Finance Canada has released the fine print that will both introduce and limit a new tax break, when arm’s length sales of real property situated in Canada or the shares of a private small business corporation are donated to charity by a resident taxpayer, effective the 2017 tax year.
The provision was first announced in the April 21, 2015, budget; but, as the preamble to the section indicates, the government may already be having misgivings on the implementation of the provisions. The legal detail was released, amongst other changes, on July 31, 2015, and consultations on the matters are being sought.
The transaction will qualify for arm’s length transactions only (that is, when the property is not sold to family or affiliated businesses), and when cash proceeds are donated to a registered charity within 30 days. The disposition must be to a person or a partnership, not another corporation or a trust. It also cannot involve a series of transactions to circumvent arm’s length or non-affiliation requirements under the Income Tax Act, which are described in detail in order to ensure anti-avoidance rules are followed.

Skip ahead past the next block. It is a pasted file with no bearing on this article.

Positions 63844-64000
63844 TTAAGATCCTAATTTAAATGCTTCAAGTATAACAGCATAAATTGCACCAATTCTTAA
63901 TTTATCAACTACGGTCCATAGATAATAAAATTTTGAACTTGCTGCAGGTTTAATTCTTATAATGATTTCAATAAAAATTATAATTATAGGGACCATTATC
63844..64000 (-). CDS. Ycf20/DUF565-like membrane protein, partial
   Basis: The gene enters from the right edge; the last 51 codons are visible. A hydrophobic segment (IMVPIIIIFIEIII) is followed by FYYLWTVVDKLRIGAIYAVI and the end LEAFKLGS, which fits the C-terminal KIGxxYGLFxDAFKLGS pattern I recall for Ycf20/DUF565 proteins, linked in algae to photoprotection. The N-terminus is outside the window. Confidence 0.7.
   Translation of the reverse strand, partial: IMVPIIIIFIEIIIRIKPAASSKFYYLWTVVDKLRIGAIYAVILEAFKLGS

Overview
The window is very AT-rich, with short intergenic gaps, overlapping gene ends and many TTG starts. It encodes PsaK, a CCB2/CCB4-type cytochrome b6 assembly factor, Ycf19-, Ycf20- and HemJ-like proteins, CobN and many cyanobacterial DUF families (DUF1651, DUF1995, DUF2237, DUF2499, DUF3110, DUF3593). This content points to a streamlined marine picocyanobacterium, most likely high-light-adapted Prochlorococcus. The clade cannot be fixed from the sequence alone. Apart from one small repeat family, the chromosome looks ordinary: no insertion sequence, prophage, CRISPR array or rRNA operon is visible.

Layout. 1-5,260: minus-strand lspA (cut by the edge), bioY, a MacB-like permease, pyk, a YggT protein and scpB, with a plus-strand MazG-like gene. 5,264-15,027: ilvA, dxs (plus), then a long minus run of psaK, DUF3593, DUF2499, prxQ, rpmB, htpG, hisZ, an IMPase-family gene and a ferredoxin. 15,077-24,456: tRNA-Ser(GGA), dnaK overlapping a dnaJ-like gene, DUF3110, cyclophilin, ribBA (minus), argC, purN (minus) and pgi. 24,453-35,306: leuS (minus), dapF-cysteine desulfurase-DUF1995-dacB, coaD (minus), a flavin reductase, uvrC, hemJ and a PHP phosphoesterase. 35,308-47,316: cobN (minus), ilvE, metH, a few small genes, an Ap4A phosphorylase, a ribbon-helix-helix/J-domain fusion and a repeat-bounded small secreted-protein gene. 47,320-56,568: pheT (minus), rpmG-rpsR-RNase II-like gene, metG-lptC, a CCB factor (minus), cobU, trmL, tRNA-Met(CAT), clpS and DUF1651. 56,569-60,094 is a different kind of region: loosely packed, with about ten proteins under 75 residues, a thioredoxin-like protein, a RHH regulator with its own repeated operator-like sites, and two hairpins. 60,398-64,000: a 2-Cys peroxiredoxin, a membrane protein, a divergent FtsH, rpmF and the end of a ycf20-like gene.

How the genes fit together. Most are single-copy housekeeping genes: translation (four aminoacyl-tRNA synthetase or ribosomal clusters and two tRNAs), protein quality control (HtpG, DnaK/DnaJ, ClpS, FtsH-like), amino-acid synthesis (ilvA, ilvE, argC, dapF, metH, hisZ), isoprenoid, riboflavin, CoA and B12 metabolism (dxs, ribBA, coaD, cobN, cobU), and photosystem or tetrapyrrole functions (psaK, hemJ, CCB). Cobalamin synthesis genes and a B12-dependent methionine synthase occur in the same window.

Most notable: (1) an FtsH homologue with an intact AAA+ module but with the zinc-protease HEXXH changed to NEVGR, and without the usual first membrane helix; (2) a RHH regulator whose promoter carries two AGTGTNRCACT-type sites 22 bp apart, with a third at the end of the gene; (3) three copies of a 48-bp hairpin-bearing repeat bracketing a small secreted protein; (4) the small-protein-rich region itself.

Where the donation results from a deemed disposition on the death of a taxpayer (as per Section 70 of the Income Tax Act), the deceased must have been a resident of Canada immediately before death and the graduated-rate estate must make the cash donation to a qualified charity within 30 days, and report the disposition and the donation according to recently introduced new rules.
The formula for calculating the qualifying tax exemption and eligible donation is also limited by “Variable C,” which is the amount of the advantage, if any, as defined in subsection 248(32), which includes the total value of any property, services, compensation, use or other benefits to which the donor of the property is entitled.
In addition, any donation of flow-through shares will require adjustment for any charitable contribution under the new provisions.